To be entered, all you have to do is say hi in the comments below, making sure you enter a valid email address, so we can let you know if you win! And you can increase your chances by sharing the goodness on Facebook or Twitter. Just use the easy buttons below!
Below are the intro pages to two of the five projects I wrote and and photo'd. It's all about repurposing and reviving thrift-store and flea market pieces to make 'em fresh again, and I must admit, it's pretty cool.
"When Zenith Interiors celebrated the opening of its Melbourne showroom with a top-hat-themed party this month, the staff of architectural firm ClarkeHopkinsClarke made an entrance with pleated toppers they cleverly assembled from their invitations with zero excess scrap."
Thankfully, the fine folks at Ecouterre have posted their very step-by-steps and shared it so we can recyclo-party down too. This design is extra cool in its pleated approach, which allow it to expand and contract to fit the donner's head exactly.
The BEST thing about cooking shrimp (and other crustaceans) is they tell YOU when they're done. They'll curl and turn an opaque pink/orange throughout, like Mother Nature's own little temperature gauge, or God's built-in egg timer.
The WORST thing about cooking shrimp, especially on a high-heat surface like your backyard grill, is that you've got to pay attention to get them just right, as they can char and overcook VERY easily.
These grown-up lollipops improves on one of my favorite Willy Wonka and the Chocolate Factory quotes "Candy is dandy, but liquor is quicker." (I've since learned it comes from Ogden Nash's Reflections on Ice Breaking).
This recipe calls for absinthe - the "green fairy" long outlawed in the U.S. - but could be adapted to include most spirits, I imagine. The ingredients list (minus the absinthe) seems pretty reasonable:
* 1.0 cup Sugar * 0.3 cup Golden Syrup * 0.25 cup Cream Of Tartar * 5 shot of Absinthe * Stove * Wooden Spoon * Pan * Mould * Popsicle Sticks * Confectionery Thermometer * 0.5 cup Water
The most efficient way to get your creative work done quickly is to keep your tools and gear within an arms reach. And if YOU move around, then so do your arms, so the best soiutions keep your goodies ON your person...like a tool belt.
And if your project is framing a house, then a traditional Bob Vila-style tool belt will do just fine. But if your arsenal involves items other than a hammer and drill, its often tough to find the perfect place to put your tools.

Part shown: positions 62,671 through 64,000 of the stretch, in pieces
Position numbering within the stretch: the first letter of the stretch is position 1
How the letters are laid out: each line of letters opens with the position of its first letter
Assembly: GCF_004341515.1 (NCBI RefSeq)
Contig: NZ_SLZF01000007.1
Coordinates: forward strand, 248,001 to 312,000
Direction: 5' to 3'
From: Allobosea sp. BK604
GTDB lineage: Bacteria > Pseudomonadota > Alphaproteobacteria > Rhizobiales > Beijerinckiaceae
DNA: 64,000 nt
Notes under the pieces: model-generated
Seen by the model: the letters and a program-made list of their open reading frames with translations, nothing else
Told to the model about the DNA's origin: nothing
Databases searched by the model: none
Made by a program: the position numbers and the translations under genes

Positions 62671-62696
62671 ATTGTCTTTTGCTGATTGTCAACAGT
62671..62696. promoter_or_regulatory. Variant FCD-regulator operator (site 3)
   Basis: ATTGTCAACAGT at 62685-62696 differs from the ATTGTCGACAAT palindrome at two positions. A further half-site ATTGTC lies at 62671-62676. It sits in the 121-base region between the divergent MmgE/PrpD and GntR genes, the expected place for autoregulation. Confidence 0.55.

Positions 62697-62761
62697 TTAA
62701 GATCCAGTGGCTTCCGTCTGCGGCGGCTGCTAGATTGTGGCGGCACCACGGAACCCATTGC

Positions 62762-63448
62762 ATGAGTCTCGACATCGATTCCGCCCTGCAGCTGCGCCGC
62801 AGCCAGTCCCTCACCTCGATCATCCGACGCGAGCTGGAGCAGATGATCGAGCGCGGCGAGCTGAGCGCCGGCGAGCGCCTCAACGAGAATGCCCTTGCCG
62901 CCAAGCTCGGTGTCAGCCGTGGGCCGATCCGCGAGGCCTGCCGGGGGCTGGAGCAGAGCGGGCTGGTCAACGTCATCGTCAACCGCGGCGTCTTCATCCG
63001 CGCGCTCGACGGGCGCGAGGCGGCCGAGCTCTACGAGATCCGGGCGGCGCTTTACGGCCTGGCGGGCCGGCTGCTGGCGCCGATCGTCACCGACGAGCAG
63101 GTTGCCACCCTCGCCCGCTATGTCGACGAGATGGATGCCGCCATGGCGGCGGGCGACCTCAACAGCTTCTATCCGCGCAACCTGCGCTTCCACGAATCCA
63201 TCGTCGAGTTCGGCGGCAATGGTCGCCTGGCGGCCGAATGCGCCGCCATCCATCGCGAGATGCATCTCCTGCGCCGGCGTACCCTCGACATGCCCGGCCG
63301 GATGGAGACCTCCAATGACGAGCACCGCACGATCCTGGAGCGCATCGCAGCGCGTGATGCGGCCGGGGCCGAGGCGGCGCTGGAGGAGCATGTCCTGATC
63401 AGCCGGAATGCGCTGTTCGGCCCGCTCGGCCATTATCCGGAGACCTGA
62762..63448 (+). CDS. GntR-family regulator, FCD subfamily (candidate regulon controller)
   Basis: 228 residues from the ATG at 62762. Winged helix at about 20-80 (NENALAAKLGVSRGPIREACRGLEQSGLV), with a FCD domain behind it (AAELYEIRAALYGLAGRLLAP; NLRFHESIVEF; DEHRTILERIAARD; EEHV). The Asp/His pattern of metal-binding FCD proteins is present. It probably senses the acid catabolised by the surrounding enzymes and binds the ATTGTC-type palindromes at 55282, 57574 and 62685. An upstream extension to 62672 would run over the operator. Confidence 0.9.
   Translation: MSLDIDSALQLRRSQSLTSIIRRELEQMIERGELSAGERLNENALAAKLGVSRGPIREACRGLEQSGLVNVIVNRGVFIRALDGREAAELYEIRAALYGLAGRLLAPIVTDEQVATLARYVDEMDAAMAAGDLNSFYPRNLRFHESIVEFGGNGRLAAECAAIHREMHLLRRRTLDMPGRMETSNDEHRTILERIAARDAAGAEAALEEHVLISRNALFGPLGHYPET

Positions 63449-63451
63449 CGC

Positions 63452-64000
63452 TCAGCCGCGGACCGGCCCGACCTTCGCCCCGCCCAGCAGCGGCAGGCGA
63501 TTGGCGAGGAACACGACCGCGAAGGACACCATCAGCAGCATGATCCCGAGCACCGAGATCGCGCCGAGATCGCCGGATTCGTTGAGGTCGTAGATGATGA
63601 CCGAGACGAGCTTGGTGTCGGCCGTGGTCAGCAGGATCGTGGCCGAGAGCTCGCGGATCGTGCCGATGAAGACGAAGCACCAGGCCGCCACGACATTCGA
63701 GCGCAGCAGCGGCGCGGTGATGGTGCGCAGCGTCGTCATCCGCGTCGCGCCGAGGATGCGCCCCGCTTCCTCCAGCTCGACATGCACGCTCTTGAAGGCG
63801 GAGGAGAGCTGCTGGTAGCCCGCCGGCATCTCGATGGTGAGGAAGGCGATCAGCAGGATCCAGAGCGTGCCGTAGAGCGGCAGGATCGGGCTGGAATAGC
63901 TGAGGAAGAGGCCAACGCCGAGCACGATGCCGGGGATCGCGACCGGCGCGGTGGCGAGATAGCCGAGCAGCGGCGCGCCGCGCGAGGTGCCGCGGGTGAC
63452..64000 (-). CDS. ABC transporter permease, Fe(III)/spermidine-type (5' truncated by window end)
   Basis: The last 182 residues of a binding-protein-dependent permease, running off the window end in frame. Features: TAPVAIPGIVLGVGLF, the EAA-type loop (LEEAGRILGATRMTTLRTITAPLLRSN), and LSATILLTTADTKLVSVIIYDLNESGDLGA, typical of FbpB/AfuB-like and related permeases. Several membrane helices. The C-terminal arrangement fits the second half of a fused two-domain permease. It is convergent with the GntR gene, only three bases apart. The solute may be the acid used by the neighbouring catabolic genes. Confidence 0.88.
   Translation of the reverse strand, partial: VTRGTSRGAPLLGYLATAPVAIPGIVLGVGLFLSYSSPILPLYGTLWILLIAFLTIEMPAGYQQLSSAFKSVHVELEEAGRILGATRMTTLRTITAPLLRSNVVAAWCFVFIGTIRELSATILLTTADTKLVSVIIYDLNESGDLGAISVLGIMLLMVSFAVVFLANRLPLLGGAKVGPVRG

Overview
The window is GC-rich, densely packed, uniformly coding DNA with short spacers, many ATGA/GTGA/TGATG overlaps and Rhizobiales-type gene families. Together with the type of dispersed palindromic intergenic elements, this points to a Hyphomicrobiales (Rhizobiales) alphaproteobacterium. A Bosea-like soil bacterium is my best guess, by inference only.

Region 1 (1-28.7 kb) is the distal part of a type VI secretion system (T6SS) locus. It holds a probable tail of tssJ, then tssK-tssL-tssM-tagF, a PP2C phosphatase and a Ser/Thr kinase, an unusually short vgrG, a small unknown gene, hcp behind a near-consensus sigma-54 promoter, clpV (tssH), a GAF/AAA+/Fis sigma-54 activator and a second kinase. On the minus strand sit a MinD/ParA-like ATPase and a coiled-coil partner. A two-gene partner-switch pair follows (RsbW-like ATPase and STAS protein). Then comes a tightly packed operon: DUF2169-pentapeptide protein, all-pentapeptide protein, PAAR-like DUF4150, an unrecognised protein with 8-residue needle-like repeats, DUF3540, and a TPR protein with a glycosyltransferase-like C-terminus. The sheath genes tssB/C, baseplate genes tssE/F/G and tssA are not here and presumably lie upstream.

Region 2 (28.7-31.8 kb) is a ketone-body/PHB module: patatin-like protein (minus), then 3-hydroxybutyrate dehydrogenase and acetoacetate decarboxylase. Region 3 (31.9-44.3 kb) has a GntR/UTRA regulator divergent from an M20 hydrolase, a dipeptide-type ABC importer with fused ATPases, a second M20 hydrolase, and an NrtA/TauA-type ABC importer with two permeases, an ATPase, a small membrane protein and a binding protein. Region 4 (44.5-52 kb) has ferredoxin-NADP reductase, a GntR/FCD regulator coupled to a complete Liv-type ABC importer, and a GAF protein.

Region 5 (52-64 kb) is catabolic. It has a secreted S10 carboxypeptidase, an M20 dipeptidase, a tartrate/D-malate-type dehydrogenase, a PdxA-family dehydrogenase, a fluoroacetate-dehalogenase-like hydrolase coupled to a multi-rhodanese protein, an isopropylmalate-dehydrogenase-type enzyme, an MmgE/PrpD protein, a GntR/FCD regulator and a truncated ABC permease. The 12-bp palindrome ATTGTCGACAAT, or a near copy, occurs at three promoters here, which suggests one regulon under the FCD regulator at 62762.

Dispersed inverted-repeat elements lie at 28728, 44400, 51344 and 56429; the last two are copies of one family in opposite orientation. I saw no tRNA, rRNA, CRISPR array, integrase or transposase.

So, make that perfect place. A tool belt is only as useful as its ability to store the things YOU use on your projects. ManMade went to hang out with fabric master Amy D. to see if we could create a durable, customized tool belt on the cheap.
Dana from MADE came up with this boy's sweater vest tutorial, which repurposes an adult sweater and "[turns] your little man into the gentleman he was meant to be."
No matter what your medium - art, illustration, sewing, knitting, soldering, voodoo doll making - you gotta have someplace to do it. Many of us work in basement, garages, offices, closets, kitchen tables, and from boxes in couches.
But, as I've advocated before, a designated workspace to store and organize your supplies, whatever they are, can help one be more productive and inspired.
I'm really digging this design by Randofo, which was built, in his words, as a
"simple work table for my home studio so that I could have a surface upon which to work and document projects. I tried to keep the design as simple as possible as I only have a limited arsenal of power tools, a small vehicle for transporting materials and little patience for woodworking."
I especially like the white surface - which is great for documenting and taking step-by-step photos. I wonder if the effect could be recreated with a secondhand, white dry-erase board supported by 3/4" plywood.
Lance Armstrong - the U.S. cyclist who has become a household name for his Tour de France performance and ubiquitous yellow bracelets - has retired into a Spanish colonial outside Austin, Texas. It's pretty gigantic, and contains all the elements of traditionally masculine decor - lots of wood, leather, and warm colors.